The Tragedy of A Rose for Emily

             A Rose for Emily, among several of William Faulkner’s short stories, is always the favorite of anthologists. This strange story of love, obsession, and death enjoys special favor and regard among both readers and critics. William Faulkner is widely considered to be one of the greatest American authors of the twentieth century. A Rose For Emily is identified with a particular region and time (Mississippi in the late nineteenth and early twentieth centuries). The author was also extremely accomplished in a technical sense. This short story features bold experimentation with shifts in time and narrative. The short story is a tragedy in which Miss Emily, the main character, is brought to ruin and suffers extreme sorrow, as a consequence of the tragic flaw, the moral weakness, and the inability to cope with the unfavorable circumstances. Those who need most help will not take help from the others. Miss Emily loses in the battle against her surroundings, and it is the conflict between the North and the South that mainly causes Miss Emily’s tragedy. The story happens in the South after the Civil War. Emily Grierson, referred to as Miss Emily throughout the story, is the main character of A Rose for Emily. An unnamed narrator tells her strange story through a series of flashbacks. She is essentially the town eccentric. The narrator compares her to “an idol in a niche…dear, inescapable, impervious, tranquil, and perverse.” Emily is born to a proud, aristocratic family sometime during the Civil War; her life in many ways reflects the disintegration of the Old South during the Reconstruction and the early twentieth century.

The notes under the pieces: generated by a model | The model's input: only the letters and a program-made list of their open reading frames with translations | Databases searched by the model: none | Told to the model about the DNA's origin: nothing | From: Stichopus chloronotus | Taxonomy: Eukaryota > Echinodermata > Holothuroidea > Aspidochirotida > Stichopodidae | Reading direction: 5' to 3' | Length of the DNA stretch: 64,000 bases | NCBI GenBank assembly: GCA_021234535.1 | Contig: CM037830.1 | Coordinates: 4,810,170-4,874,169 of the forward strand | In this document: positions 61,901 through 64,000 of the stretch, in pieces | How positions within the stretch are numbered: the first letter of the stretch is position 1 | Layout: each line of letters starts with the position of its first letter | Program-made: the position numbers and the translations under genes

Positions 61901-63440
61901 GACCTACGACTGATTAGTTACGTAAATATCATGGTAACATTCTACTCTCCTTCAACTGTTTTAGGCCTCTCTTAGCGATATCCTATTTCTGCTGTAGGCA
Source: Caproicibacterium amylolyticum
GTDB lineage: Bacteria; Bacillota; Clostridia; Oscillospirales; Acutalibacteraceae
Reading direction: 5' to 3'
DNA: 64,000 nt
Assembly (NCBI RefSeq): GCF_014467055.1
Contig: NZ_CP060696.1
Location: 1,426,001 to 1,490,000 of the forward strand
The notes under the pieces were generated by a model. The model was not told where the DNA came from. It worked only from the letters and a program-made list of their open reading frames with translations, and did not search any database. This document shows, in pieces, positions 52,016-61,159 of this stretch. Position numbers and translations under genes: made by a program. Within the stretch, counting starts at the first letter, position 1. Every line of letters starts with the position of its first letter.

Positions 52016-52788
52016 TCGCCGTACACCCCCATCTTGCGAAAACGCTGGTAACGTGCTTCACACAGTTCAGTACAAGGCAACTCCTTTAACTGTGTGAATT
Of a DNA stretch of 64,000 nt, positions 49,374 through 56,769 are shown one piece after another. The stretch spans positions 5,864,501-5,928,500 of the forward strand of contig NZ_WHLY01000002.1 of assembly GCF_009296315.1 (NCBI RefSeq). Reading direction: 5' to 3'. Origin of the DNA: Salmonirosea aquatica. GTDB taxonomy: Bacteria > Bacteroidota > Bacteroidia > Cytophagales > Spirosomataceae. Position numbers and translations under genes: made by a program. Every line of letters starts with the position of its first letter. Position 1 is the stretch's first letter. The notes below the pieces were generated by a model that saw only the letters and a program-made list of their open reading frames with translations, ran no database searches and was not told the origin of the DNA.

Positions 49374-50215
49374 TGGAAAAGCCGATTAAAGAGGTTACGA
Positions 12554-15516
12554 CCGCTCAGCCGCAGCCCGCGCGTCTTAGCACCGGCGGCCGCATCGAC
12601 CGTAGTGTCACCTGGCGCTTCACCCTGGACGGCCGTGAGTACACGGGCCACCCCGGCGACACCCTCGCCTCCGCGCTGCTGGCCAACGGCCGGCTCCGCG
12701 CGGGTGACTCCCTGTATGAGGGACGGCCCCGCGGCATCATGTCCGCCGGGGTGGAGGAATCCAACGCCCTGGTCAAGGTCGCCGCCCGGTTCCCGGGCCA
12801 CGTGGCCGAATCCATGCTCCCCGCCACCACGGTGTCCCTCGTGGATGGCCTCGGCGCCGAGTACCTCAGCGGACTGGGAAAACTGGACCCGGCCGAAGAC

The South’s outdated plantation economy, based so upon slave labor, was destroyed by emancipation. Northern opportunists, like Homer, came in hordes to take advantage of the economic chaos. Some Southern aristocrats found themselves working the land alongside tenant farmers and former slaves. The world was chan...

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The Tragedy of A Rose for Emily. (1969, December 31). In Retrieved 07:04, January 22, 2017, from